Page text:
Examples of suitable pigments include black pigments, white pigments, cyan pigments, magenta pigments, yellow pigments, or the like. Further, pigments can be organic or inorganic particles. Suitable inorganic pigments include carbon black. However, other inorganic pigments may be suitable such as titanium oxide, cobalt blue (CoO—Al203), chrome yellow (PbCr04), and iron oxide. Suitable organic pigments include, for example, azo pigments including diazo pigments and monoazo pigments, polycyclic pigments (e.g., phthalocyanine pigments such as phthalocyanine blues and phthalocyanine greens), perylene pigments, perinone pigments, anthraquinone pigments, quinacridone pigments, dioxazine pigments, thioindigo pigments, isoindolinone pigments, pyranthrone pigments, and quinophthalone pigments), insoluble dye chelates (e.g., basic dye type chelates and acidic dye type chelate), nitro pigments, nitroso pigments, anthanthrone pigments such as PR168, and the like. Representative examples of phthalocyanine blues and greens include copper phthalocyanine blue, copper phthalocyanine green, and derivatives thereof (Pigment Blue 15, Pigment Green 7, and Pigment Green 36). Representative examples of quinacridones include Pigment Orange 48, Pigment Orange 49, Pigment Red 122, Pigment Red 192, Pigment Red 202, Pigment Red 206, Pigment Red 207, Pigment Red 209, Pigment Violet 19, and Pigment Violet 42. Representative examples of anthraquinones include Pigment Red 43, Pigment Red 194, Pigment Red 177, Pigment Red 216 and Pigment Red 226. Representative examples of perylenes include Pigment Red 123, Pigment Red 149, Pigment Red 179, Pigment Red 190, Pigment Red 189 and Pigment Red 224. Representative examples of thioindigoids include Pigment Red 86, Pigment Red 87, Pigment Red 88, Pigment Red 181, Pigment Red 198, Pigment Violet 36, and Pigment Violet 38. Representative examples of heterocyclic yellows include Pigment Yellow 1, Pigment Yellow 3, Pigment Yellow 12, Pigment Yellow 13, Pigment Yellow 14, Pigment Yellow 17, Pigment Yellow 65, Pigment Yellow 73, Pigment Yellow 74, Pigment Yellow 90, Pigment Yellow 110, Pigment Yellow 117, Pigment Yellow 120, Pigment Yellow 128, Pigment Yellow 138, Pigment Yellow 150, Pigment Yellow 151, Pigment Yellow 155, and Pigment Yellow 213. Such pigments are commercially available in either powder or press cake form from a number of sources including, BASF Corporation, Engelhard Corporation, and Sun Chemical Corporation. Examples of black pigments that may be used include carbon pigments. The carbon pigment can be almost any commercially available carbon pigment that provides acceptable optical density and print characteristics. Carbon pigments suitable for use in the present system and method include, without limitation, carbon black, graphite, vitreous carbon, charcoal, and combinations thereof. Such carbon pigments can be manufactured by a variety of known methods, such as a channel method, a contact method, a furnace method, an acetylene method, or a thermal method, and are commercially available from such vendors as Cabot Corporation, Columbian Chemicals Company, Evonik, and E.I. DuPont de Nemours and Company. Suitable carbon black pigments include, without limitation, Cabot pigments such as MONARCH 1400, MONARCH 1300, MONARCH 1100, MONARCH 1000, MONARCH 900, MONARCH 880, MONARCH 800, MONARCH 700, CAB-O-JET 200, CAB-O-JET 300, REGAL, BLACK PEARLS, ELFTEX, MOGUL, and VULCAN pigments; Columbian pigments such as RAVEN 5000, and RAVEN 3500; Evonik pigments such as Color Black FW 200, FW 2, FW 2V, FW 1, FW18, FW S160, FW S170, Special Black 6, Special Black 5, Special Black 4A, Special Black 4, PRINTEX U, PRINTEX 140U, PRINTEX V, and PRINTEX 140V. The above list of pigments includes unmodified pigment particulates, small molecule attached pigment particulates, and polymer-dispersed pigment particulates. Other pigments can also be selected, as well as mixtures thereof. The pigment particle size is desired to be as small as possible to enable a stable colloidal suspension of the particles in the liquid vehicle and to prevent clogging of the ink channels when the ink is used in a thermal ink jet printer or a piezoelectric ink jet printer.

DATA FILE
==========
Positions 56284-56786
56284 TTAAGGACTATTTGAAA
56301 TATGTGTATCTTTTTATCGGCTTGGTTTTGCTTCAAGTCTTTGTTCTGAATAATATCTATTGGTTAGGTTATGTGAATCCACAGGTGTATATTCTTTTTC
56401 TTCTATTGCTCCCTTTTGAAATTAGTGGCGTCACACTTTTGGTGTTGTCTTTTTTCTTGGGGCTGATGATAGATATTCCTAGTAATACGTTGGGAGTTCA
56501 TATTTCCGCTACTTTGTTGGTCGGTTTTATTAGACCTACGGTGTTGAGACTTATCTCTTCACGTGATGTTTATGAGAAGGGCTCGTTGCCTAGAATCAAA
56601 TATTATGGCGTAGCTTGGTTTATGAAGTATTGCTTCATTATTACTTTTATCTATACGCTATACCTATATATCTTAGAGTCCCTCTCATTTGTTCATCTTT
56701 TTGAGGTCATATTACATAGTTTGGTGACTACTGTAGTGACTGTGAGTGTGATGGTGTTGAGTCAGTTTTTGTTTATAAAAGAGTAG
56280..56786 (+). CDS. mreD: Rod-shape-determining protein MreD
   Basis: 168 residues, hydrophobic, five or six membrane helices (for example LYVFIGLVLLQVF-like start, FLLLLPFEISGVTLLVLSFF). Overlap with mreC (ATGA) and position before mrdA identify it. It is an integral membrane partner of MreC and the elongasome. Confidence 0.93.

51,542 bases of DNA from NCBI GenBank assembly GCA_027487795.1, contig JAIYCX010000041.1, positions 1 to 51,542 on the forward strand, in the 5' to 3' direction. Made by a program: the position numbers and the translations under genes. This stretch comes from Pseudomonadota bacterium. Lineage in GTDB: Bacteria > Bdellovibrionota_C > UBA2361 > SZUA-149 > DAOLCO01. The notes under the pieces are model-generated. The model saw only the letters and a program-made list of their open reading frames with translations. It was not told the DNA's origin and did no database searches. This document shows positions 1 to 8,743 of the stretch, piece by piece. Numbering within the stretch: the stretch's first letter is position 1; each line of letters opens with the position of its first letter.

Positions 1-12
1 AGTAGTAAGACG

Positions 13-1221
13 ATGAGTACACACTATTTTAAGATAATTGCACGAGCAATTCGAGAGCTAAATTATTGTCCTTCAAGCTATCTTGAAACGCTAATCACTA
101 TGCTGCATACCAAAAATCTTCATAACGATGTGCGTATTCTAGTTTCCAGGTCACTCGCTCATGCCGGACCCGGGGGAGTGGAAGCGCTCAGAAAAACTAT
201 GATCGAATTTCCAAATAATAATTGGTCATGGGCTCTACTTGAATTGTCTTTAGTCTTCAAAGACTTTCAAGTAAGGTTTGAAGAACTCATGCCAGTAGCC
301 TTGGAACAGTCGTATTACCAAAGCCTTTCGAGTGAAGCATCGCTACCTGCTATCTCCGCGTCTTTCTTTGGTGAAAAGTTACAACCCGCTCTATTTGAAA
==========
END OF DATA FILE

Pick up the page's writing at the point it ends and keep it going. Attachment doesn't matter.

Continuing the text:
The colorant can be present in the ink composition in any desired or effective amount, in embodiments, the colorant can be present in an amount of from about 0.05 to about 15 percent, or from about 0.1 to about 10 percent, or from about 1 to about 5 percent by weight, based on the total weight of the ink composition.